SCOTTSDALE, Ariz. -- Rockies right fielder Carlos Gonzalez understands the way he feels is more important than what the Spring Training stat sheet says.Gonzalez knew last spring that the health of his surgically repaired left knee didn't match his .310 Cactus League batting average. April and most of May were
SCOTTSDALE, Ariz. -- Rockies right fielder Carlos Gonzalez understands the way he feels is more important than what the Spring Training stat sheet says.
Gonzalez knew last spring that the health of his surgically repaired left knee didn't match his .310 Cactus League batting average. April and most of May were a struggle before he finally felt stable, then he powered to 40 home runs and 97 RBIs. This year, Gonzalez feels much better, even despite the .227 average he carried into Saturday afternoon's game against the Rangers.
"My body is in a different place right now," said Gonzalez, who weighed in at 215 pounds when he arrived and is around 213 and expects to drop a little more. "I'm ready to play already -- nine or 10 or 12 innings if I have to. I feel great physically. Baseball-wise, I'm still working on it. After taking three or four months off without seeing pitches, it's going to be a little different. But those are just little things.
"I feel good that I don't have to worry about getting treatment or getting strength back or working on the strength in my legs. I'm just working on what I need to work on -- getting here early, getting in the batting cage."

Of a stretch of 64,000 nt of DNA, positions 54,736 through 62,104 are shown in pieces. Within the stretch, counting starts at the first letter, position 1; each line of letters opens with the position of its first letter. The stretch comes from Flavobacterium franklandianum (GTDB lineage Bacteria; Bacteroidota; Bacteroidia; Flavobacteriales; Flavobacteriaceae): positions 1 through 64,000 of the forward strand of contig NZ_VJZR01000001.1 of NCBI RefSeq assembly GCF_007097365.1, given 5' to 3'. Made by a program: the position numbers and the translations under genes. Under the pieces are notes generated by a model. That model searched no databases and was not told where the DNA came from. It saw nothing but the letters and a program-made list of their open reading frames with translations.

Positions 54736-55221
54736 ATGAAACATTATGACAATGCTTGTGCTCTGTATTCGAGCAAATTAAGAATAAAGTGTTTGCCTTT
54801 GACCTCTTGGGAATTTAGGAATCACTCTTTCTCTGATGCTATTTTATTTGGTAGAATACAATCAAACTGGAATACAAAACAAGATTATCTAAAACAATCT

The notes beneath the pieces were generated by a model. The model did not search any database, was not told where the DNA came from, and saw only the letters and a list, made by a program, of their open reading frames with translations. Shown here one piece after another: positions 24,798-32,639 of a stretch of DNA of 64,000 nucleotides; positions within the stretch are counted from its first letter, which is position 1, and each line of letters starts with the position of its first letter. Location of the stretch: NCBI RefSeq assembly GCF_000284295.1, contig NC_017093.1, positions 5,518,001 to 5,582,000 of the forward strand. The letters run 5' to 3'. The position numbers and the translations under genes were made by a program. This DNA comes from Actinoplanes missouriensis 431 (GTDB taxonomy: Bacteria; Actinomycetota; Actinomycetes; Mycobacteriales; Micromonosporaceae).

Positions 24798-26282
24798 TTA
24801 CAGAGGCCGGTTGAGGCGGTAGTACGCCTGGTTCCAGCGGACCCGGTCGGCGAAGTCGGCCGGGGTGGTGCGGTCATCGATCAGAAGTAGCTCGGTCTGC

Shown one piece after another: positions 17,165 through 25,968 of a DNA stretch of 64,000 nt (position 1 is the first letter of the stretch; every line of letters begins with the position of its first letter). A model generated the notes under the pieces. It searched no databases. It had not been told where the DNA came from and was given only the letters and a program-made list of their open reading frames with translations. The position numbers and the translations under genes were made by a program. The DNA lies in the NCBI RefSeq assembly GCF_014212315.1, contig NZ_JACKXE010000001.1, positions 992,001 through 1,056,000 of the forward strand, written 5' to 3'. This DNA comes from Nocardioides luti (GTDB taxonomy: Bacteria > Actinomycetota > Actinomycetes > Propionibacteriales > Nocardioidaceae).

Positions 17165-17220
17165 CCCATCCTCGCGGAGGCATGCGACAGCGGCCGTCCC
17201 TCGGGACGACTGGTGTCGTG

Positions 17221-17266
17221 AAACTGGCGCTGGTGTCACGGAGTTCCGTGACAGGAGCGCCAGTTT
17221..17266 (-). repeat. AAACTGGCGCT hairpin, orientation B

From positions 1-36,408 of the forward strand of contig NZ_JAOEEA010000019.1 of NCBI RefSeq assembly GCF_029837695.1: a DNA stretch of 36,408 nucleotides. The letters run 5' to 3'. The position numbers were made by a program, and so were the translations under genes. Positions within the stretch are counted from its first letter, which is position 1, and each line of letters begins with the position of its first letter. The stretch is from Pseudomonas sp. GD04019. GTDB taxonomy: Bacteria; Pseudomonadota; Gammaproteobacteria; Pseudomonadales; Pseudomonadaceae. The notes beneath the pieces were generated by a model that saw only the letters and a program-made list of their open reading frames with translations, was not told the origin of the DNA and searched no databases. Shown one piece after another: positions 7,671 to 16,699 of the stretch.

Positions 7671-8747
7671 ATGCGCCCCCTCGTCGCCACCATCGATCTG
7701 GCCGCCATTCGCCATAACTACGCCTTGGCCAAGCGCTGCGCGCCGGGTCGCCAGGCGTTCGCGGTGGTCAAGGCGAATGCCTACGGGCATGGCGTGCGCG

Gonzalez entered last spring with a greater mental burden. He was coming off two injury-shortened, subpar seasons and was facing an increased number of extreme shifts. It took him into the season to not care where defenders were positioned.
Looking at spray charts on BaseballSavant.com, the shift is justified, because if Gonzalez mishits a ball, it tends to be a grounder to the pull side. But when he hits line drives and fly balls, they spray all over the park. Sure, a liner may go into a shift, giving the defense a chance, but it's as likely to go to the opposite gap. Once he learned that his natural swing can be rewarded even with the shift, Gonzalez stopped worrying about adjusting his swing.
Gonzalez drilled 15 of his home runs, 15 of his 25 doubles and one of his two triples to left or center.
"When I'm going well, I'm a foul-pole-to-foul-pole guy -- I can hit down either line with authority," Gonzalez said. "I can hit opposite-field home runs. So I don't get caught up in where the defense is playing."
Thomas Harding is a reporter for MLB.com. Follow him on Twitter @harding_at_mlb, listen to podcasts and** like his Facebook page**.